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Year : 2015  |  Volume : 6  |  Issue : 5  |  Page : 375  

Crab louse

Department of Dermatology and STD, Vinayaka Mission's Medical College and Hospital, Karaikal, Puducherry, India

Date of Web Publication4-Sep-2015

Correspondence Address:
Arun Prasath Palanisamy
Department of Dermatology and STD, Vinayaka Missionfs Medical College and Hospital, Karaikal - 609 609, Puducherry
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Source of Support: Nil, Conflict of Interest: None declared.

DOI: 10.4103/2229-5178.164475

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How to cite this article:
Palanisamy AP, Kanakaram KK, Vadivel S, Kothandapany S. Crab louse. Indian Dermatol Online J 2015;6:375

How to cite this URL:
Palanisamy AP, Kanakaram KK, Vadivel S, Kothandapany S. Crab louse. Indian Dermatol Online J [serial online] 2015 [cited 2022 Jan 18];6:375. Available from: https://www.idoj.in/text.asp?2015/6/5/375/164475

A 25-year-old married male presented with itching in the pubic area since two weeks. He gave a history of extramarital contact three weeks ago. On examination he was found to have excoriated papules in lower abdomen, pubic area and thighs. Close inspection revealed multiple brown colored nits attached to the pubic hairs. A clinical diagnosis of phthiriasis pubis was made. Other hair bearing areas including axilla, beard, mustache, eyelids and scalp were examined and were found to be free from infestation. He had no genital ulcer, urethral discharge or inguinal adenopathy. Serology for syphilis and retroviral status were non reactive. Microscopic examination of pubic hair revealed the presence of pubic louse with characteristic morphology and a blood filled esophagus indicating a recent blood meal [Figure 1].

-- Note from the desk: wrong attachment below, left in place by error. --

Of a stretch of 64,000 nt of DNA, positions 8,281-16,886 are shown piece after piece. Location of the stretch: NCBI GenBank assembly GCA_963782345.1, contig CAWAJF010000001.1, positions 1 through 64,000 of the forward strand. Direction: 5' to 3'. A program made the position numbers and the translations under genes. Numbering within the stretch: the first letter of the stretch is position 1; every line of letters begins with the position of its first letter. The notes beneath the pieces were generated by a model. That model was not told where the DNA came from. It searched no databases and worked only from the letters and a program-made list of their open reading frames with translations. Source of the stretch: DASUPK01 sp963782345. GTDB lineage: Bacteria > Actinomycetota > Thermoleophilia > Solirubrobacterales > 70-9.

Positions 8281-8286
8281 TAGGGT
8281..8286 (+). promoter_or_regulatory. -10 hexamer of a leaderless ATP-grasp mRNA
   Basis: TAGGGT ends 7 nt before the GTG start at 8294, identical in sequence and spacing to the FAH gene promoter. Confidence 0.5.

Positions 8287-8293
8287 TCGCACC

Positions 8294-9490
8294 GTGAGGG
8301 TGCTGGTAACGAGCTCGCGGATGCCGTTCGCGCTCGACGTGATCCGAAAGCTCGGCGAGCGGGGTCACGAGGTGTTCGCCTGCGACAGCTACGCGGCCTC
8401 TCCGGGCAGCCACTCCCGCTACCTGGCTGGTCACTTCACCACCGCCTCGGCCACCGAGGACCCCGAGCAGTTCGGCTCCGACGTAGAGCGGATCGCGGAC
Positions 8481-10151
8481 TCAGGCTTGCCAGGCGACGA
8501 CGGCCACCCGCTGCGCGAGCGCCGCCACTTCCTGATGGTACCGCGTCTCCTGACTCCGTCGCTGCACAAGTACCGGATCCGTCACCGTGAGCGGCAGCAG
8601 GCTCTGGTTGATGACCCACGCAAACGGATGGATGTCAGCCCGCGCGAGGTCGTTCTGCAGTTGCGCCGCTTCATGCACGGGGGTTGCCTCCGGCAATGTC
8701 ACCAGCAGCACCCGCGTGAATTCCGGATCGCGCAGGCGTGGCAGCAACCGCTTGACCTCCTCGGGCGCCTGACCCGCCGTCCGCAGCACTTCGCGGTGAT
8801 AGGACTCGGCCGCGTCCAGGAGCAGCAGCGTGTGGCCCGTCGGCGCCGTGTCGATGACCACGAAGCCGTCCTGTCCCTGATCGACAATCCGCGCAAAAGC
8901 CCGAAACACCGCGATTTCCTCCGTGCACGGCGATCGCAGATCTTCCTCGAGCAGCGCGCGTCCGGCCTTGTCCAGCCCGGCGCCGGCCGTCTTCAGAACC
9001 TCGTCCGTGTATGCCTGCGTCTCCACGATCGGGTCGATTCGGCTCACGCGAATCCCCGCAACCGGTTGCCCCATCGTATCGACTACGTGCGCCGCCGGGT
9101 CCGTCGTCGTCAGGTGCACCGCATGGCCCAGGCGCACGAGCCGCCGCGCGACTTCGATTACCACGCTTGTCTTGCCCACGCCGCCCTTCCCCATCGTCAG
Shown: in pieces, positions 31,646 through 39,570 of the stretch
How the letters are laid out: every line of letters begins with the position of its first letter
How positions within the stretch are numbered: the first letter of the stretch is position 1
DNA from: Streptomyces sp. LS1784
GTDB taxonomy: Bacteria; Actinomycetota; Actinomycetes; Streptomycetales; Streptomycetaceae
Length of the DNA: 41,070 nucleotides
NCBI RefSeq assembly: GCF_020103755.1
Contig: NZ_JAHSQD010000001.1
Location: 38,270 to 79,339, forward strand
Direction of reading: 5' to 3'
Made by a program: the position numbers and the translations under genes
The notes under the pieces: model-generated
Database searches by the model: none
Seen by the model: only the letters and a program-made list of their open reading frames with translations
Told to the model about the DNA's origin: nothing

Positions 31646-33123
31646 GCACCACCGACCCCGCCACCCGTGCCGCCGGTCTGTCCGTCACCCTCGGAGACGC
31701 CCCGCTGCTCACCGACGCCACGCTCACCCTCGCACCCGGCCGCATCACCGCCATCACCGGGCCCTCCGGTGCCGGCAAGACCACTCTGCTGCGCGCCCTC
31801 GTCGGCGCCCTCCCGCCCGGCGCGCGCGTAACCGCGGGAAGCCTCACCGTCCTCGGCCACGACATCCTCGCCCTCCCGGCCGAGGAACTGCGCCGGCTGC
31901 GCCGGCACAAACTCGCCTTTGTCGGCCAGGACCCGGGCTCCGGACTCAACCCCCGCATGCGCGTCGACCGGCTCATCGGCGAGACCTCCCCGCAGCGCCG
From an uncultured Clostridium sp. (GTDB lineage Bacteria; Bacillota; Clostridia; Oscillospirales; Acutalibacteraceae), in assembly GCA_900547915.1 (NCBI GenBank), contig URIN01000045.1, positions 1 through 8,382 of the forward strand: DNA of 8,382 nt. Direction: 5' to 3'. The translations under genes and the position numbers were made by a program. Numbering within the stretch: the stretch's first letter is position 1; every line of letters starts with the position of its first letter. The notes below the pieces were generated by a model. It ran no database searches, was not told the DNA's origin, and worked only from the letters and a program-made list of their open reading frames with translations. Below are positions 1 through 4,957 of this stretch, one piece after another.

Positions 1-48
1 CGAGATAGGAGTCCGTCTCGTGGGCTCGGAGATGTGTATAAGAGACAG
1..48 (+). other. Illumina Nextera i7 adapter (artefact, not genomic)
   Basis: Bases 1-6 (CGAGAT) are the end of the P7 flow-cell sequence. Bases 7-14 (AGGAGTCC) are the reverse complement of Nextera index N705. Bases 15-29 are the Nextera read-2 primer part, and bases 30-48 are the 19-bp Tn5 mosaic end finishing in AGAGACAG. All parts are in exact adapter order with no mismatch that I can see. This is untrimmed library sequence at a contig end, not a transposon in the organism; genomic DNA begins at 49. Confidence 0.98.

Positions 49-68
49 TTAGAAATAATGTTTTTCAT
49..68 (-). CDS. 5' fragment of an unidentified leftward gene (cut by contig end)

Figure 1: Crab louse with its characteristic morphology grasping the hair shaft with blood filled esophagus (40x magnification)

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The Crab louse or Phthirus pubis is a dorsoventrally flattened, wingless insect of order Anoplura and family Pthiridae. Adult louse measures about 1–2 mm with three parts namely head, thorax with three pairs of legs, and abdomen. The terminal part of each leg has claw-like appendages whose grasp is designed to match the diameter of pubic or axillary hair. The louse buries sharp mouthpiece stylets inside the pubic hair follicle to obtain a constant blood supply.[1]

Sexual transmission is considered the most important means of crab louse transmission.[2] However, there are documented cases of transmission from toilet seats, beds, and egg-infested loose hairs dropped by infested persons on shared objects. Treatment options include 1% permethrin rinse, 5% permethrin cream, 1% lindane shampoo, oral ivermectin. Occlusive agents like vaseline, freshly prepared fluorescein eyedrops and manual removal of nits are recommended in case the eyelashes are infested.

   References Top

Burns DA, Sims TA. A closer look at Pthirus pubis. Br J Dermatol 1988;118:497-503.  Back to cited text no. 1
Munkvad IM, Klemp P. Co-existence of venereal infection and pediculosis pubis. Acta Derm Venereol 1982;62:366-7.  Back to cited text no. 2


  [Figure 1]

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